With highly skilled hackers and malware creators working for profit, the industry demands advancement now more than ever – especially when it comes to security. If ransomware is becoming more complex, so must the antidote.
One of the most efficient ways to detect malware is through Deep Learning. Starpoint’s malware detection technology uses deep learning to make it much more difficult for bad actors to circumvent ransomware codes. Essentially, deep learning is the impediment to ransomware creators finding a way around an otherwise successful malware detection technology. Thanks to advanced machine learning, the AI-based Starpoint software learns to look for both known and unknown polymorphic codes and viruses. It looks for the types of threats that are sneaking past the average cybersecurity detectors currently in use.
Playing By The Rules or Playing To Win?
Ransomware attacks are always a good guy vs. bad guy story, and cyberspace is the proverbial stage in which the battle is acted out. While the good guys are playing by the rules, the bad guys are continually developing technology and malware codes to accomplish their malicious goals. Large companies are often the first to fall victim to cyber crimes like this despite their existing systems of protection. The sobering truth is that each of these large companies that suffer a ransomware attack heard in the news actually HAD cybersecurity solutions in place. It just wasn’t smart enough.
Even with well trained coders, project leads, and entire development teams, most businesses can’t produce ransomware remedies fast enough, so they often spend billions of dollars outsourcing technology. This has created a surge in AI cybersecurity startups, with few actually fulfilling their security promises when faced with an attack. The solution to a problem of this magnitude needs integratable intelligence with a side of reliability.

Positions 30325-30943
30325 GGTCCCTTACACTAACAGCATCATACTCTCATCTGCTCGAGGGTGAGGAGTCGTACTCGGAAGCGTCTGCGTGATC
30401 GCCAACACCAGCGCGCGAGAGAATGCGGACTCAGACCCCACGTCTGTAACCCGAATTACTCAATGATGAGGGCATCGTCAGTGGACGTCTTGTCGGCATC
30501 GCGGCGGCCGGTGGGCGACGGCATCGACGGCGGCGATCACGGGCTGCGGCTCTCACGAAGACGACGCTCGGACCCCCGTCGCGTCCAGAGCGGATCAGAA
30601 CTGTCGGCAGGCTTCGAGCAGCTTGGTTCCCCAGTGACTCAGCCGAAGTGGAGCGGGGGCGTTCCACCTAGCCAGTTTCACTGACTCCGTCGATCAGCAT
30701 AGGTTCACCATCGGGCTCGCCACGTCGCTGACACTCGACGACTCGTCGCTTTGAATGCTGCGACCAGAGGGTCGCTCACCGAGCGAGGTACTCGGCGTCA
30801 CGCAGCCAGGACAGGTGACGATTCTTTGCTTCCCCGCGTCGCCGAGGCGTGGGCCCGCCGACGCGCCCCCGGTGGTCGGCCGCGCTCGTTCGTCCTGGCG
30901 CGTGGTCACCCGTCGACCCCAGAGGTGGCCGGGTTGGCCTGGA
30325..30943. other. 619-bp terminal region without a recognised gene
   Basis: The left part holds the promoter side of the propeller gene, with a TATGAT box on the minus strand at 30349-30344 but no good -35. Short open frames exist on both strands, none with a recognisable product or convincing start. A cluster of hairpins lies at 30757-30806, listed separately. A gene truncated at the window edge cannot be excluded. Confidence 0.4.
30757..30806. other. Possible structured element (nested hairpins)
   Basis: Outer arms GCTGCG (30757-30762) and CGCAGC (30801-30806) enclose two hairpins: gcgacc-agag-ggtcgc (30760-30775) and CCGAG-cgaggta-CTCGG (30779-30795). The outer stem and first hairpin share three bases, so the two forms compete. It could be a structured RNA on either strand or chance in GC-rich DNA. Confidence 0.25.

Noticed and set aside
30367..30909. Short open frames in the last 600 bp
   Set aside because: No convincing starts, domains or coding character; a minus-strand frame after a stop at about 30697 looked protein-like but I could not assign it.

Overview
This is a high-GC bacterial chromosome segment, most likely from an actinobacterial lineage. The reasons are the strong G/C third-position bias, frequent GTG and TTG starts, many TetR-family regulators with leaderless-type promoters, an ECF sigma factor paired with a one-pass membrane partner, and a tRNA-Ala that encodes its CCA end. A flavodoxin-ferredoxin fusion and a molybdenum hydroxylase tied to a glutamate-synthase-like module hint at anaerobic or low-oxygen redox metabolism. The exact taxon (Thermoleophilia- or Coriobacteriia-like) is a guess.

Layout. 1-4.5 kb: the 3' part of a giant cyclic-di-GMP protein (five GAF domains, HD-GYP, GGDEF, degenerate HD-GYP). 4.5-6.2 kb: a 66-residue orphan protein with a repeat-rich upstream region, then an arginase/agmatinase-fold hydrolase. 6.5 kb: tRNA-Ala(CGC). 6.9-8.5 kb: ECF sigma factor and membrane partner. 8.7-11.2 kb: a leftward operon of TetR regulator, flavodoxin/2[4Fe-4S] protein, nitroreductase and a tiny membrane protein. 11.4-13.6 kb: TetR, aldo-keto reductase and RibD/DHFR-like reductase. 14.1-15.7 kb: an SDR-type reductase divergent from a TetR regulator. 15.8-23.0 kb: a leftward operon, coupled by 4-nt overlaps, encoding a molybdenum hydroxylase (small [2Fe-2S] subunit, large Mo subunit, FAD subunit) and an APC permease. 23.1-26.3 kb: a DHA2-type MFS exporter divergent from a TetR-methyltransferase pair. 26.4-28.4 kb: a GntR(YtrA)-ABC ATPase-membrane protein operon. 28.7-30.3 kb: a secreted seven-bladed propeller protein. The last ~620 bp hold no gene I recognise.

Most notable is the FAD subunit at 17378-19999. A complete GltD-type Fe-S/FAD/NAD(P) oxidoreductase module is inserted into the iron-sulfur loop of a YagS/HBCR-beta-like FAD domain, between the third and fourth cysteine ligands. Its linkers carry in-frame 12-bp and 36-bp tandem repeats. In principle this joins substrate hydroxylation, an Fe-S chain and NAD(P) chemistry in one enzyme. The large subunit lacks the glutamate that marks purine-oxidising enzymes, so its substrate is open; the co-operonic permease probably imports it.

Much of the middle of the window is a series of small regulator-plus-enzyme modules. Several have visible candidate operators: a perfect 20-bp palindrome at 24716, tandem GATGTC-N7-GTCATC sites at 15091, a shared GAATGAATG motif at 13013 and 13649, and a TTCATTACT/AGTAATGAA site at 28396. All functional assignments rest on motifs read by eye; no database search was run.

Quantum Star Technologies has developed Starpoint to be a next-next-generation solution to cyber security threats. Starpoint is built to investigate the common fundamental level of file storage – binary data. Through our patented data science and Deep Learning AI method, Starpoint is vastly superior at detecting and discovering zero-day threats or other unknown malicious files.
Ransomware code today is designed to change and elude signatures and hashing. The best way to combat an adaptive attack is with an adaptive response. The way we see it, two things need to happen in order to ensure ongoing, reliable security for cyberspace. Firstly, we need to be able to deploy new and inventive technology into large industries without the bureaucracy of the industry itself. In essence it takes too long for smaller companies to integrate into the larger companies that have the greatest reach. The process from ideation to implementation on a grand scale needs to be streamlined and accelerated. Secondly, we need technology that is rooted in outpacing and outmaneuvering the bad actors. Starpoint, anyone?
Falling behind in this race is an insidious issue for the cybersecurity industry. Luckily, AI offers a remunerative solution that promises to keep ransomware coders from winning the war. Step aside, malware detectors. Starpoint is about to take it’s victory lap.